In the Netherlands, the national guidelines recommend mandatory imaging in suspected acute appendicitis. The primary imaging modality is US followed by CT in case of inconclusive US. With this protocol, excellent results have been published [5, 6]. In a study by Atema et al., immediate CT was compared to conditional CT after negative or non-diagnostic US . The amount of CT examinations was halved with the conditional strategy, but resulted in more false positive imaging results. In our study, false positive imaging results lead to high rate of negative appendectomy in the low probability patients. We suggest that scoring would be implemented in the diagnostic work-up to exclude from the mandatory imaging protocol the low-probability patients with frequent false positive findings in imaging.
There was no cost-benefit analysis involved in this study. However, previous research suggests that mandatory imaging is cost-beneficial, and that conditional CT has cost benefits when CT is partially replaced with US [2, 5]. In the light of present study, excluding the patients with least probable appendicitis from mandatory imaging can further increase these benefits.
Adult Appendicitis Score is novel, and no large external validation studies have been published yet. More studies would strengthen the validation of the score. Another potential limitation of this study is that only part of patients suspected of appendicitis was imaged. Because patients underwent imaging at surgeons’ discretion, potential verification bias exists.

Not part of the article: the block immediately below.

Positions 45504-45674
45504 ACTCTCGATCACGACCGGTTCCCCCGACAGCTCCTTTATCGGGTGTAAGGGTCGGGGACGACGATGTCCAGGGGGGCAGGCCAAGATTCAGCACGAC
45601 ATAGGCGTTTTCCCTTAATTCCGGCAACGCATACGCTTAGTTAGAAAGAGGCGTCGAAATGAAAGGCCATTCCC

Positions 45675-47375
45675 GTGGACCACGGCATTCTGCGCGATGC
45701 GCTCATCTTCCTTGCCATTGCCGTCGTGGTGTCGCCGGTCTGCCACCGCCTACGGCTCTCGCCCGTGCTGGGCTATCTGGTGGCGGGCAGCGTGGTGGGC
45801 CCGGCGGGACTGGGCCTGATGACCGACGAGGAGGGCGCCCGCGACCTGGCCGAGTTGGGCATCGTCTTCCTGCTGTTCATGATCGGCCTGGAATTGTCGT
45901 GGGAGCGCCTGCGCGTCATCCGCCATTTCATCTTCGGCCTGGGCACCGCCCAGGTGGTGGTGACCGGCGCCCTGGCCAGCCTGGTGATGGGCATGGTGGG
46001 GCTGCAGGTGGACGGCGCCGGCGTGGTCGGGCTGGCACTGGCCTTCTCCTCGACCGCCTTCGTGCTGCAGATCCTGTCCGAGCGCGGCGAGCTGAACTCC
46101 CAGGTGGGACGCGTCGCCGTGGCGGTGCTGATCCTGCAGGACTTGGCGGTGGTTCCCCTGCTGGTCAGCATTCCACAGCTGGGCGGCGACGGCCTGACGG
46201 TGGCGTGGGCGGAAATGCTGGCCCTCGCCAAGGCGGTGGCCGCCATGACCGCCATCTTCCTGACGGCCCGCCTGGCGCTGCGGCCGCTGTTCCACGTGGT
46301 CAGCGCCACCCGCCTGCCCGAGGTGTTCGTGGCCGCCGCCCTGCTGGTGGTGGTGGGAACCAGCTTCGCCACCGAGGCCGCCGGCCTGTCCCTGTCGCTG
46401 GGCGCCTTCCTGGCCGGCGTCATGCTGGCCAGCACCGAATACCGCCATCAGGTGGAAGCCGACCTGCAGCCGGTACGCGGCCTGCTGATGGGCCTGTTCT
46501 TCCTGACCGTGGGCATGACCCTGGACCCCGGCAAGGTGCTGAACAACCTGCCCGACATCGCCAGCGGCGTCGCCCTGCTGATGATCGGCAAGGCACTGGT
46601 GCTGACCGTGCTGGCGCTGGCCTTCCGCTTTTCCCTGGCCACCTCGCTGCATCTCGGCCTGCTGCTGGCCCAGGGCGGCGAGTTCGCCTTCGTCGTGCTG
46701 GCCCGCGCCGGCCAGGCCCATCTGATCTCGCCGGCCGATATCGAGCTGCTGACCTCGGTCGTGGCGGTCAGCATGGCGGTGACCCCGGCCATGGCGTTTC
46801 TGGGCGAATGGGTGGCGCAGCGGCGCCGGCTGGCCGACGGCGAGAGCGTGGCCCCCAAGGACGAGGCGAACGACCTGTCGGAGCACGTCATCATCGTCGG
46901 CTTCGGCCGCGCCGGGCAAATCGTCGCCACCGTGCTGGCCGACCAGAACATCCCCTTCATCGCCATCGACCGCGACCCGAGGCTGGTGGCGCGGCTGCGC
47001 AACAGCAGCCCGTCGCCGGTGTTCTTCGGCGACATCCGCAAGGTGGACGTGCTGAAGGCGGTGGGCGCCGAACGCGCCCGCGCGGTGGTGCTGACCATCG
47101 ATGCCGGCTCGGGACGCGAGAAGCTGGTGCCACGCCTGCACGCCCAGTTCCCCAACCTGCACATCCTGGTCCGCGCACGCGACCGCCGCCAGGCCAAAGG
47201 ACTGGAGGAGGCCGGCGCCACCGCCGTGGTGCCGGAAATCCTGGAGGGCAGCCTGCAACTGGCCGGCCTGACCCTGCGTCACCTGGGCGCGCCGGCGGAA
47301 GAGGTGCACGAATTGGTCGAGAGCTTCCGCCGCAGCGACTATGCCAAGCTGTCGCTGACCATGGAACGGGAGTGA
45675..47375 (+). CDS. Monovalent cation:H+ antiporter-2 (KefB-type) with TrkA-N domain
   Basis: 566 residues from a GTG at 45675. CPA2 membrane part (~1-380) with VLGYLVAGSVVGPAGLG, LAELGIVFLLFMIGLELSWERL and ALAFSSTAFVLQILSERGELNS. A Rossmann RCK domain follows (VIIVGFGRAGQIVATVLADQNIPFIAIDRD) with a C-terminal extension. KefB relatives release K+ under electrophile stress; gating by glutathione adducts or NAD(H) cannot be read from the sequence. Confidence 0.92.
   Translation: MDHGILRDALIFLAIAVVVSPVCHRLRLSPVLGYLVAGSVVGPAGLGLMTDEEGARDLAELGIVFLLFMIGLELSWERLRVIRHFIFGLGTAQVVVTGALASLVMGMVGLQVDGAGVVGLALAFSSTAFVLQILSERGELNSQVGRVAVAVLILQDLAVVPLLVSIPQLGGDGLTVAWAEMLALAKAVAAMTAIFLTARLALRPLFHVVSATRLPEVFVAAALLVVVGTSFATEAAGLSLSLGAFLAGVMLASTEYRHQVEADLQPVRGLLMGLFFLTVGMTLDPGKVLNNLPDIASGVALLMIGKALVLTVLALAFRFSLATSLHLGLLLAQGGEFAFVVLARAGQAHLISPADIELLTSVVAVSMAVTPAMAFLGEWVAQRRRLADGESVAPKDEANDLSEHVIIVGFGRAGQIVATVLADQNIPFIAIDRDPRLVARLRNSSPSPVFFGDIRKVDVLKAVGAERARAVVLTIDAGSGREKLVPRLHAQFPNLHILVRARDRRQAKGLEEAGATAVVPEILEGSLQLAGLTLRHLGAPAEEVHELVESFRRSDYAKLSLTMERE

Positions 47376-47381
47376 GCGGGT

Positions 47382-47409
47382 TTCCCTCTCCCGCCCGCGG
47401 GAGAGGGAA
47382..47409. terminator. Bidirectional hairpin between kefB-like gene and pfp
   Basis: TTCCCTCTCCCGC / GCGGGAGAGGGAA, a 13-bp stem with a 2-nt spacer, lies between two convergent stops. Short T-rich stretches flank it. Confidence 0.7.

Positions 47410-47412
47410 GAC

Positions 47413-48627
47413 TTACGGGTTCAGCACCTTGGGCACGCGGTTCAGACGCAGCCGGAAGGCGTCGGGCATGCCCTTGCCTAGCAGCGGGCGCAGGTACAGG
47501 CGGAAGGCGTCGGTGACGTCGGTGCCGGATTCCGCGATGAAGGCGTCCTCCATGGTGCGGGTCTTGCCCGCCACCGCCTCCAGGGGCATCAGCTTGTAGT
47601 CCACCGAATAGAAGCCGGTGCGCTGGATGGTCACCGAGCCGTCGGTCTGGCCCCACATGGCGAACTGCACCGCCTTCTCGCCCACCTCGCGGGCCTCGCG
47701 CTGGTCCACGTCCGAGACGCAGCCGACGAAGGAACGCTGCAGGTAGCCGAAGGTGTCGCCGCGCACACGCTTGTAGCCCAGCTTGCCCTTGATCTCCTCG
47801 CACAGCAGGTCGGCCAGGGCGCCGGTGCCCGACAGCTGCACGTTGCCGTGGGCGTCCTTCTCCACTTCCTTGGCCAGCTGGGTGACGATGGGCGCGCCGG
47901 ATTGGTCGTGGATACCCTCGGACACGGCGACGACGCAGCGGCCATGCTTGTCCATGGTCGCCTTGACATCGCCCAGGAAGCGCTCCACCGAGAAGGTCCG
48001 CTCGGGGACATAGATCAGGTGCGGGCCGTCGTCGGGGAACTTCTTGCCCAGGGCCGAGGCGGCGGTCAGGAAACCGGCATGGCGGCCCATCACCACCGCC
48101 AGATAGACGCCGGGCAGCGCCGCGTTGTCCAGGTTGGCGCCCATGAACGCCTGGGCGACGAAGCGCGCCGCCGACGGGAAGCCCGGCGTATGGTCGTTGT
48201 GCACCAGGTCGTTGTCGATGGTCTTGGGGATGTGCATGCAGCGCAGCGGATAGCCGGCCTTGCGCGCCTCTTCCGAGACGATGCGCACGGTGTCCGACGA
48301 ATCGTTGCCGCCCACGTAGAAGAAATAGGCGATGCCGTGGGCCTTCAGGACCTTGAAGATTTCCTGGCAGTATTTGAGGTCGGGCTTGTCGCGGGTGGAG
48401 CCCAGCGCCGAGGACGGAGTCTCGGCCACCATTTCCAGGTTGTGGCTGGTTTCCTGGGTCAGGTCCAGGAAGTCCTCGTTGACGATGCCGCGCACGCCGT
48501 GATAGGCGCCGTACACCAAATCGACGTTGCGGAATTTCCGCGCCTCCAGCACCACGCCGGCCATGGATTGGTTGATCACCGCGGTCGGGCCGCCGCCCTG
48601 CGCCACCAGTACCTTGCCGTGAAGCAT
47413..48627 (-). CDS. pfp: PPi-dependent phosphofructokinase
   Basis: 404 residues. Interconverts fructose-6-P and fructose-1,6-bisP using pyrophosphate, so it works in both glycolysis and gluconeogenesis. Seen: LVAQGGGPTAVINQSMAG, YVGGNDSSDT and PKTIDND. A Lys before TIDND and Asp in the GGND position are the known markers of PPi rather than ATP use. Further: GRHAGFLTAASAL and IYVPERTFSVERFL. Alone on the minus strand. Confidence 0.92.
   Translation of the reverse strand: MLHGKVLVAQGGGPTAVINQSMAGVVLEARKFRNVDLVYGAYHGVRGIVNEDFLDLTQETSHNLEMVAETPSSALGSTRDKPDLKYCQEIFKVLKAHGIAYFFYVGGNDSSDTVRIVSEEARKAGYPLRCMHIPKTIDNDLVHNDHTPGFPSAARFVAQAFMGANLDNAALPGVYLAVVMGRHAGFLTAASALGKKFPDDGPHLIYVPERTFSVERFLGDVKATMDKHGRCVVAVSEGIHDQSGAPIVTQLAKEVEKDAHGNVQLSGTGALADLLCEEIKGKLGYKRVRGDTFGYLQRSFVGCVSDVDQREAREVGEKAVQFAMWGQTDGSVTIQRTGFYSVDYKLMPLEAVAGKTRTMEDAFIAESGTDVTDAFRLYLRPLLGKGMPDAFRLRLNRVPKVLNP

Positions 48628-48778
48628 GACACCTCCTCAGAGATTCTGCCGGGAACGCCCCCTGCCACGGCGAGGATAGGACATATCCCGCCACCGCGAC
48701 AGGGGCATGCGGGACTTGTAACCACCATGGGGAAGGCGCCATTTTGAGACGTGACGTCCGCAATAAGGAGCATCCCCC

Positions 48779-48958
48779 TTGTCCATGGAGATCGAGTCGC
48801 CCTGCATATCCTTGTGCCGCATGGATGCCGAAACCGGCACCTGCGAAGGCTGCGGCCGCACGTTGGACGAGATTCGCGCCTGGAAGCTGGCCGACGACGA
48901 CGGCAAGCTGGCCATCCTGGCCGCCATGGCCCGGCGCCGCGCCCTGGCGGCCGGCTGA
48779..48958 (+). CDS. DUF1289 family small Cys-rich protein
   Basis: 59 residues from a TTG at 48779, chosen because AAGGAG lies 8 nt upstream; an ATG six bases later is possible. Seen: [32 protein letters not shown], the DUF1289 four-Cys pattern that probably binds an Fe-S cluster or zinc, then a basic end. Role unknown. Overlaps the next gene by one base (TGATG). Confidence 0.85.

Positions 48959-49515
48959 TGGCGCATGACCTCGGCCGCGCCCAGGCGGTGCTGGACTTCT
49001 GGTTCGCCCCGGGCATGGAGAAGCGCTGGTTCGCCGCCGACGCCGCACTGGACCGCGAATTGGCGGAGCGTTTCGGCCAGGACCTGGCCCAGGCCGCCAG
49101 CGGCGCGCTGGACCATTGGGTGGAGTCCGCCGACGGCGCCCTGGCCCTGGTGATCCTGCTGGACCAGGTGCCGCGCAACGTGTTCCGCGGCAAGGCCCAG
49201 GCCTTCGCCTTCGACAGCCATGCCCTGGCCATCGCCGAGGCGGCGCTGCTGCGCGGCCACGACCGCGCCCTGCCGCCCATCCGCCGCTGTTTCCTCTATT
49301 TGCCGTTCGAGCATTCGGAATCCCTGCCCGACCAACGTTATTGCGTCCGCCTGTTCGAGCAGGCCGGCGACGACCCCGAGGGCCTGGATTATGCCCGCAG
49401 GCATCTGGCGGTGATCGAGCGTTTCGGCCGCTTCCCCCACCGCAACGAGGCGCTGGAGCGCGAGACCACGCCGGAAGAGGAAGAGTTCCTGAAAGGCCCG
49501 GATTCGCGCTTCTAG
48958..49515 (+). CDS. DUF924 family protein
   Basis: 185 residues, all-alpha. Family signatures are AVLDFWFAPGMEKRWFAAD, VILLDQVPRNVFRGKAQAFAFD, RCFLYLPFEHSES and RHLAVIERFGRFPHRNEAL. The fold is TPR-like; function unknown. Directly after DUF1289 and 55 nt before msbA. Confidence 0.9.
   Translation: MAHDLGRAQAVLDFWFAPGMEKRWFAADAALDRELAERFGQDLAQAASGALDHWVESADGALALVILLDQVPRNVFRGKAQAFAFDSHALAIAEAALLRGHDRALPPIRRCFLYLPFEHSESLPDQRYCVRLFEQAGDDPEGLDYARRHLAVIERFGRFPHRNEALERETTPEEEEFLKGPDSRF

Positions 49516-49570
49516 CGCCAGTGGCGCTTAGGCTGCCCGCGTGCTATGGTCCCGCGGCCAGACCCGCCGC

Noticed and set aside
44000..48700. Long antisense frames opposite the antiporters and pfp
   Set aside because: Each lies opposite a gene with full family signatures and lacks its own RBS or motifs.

In conclusion, this study shows that diagnostic performance of CT and US depends on pre-test probability of appendicitis. Adult Appendicitis Score (online calculator available on www. appendicitisscore.com) can be used in patients with suspected appendicitis to guide selective use of imaging studies. Patients with low probability of appendicitis according to scoring have limited value from diagnostic imaging.
Adult Appendicitis Score
diagnostic odds ratio
negative likelihood ratio
positive likelihood ratio
Magnetic resonance imaging
Boonstra PA, van Veen RN, Stockmann HB. Less negative appendectomies due to imaging in patients with suspected appendicitis. Surg Endosc. 2015;29:2365–70.
Parker L, Nazarian LN, Gingold EL, Palit CD, Hoey CL, Frangos AJ. Cost and radiation savings of partial substitution of ultrasound for CT in appendicitis evaluation: a national projection. AJR Am J Roentgenol. 2014;202:124–35.
Kim K, Kim YH, Kim SY, et al. Low-dose abdominal CT for evaluating suspected appendicitis. N Engl J Med. 2012;366:1596–605.
Atema JJ, Gans SL, Van Randen A, et al. Comparison of imaging strategies with conditional versus immediate contrast-enhanced computed tomography in patients with clinical suspicion of acute appendicitis. Eur Radiol. 2015;25:2445–52.
Lahaye MJ, Lambergts DM, Mutsaers E, et al. Mandatory imaging cuts costs and reduces the rate of unnecessary surgeries in the diagnostic work-up of patients suspected of having appendicitis. Eur Radiol. 2015;25:1464.1470.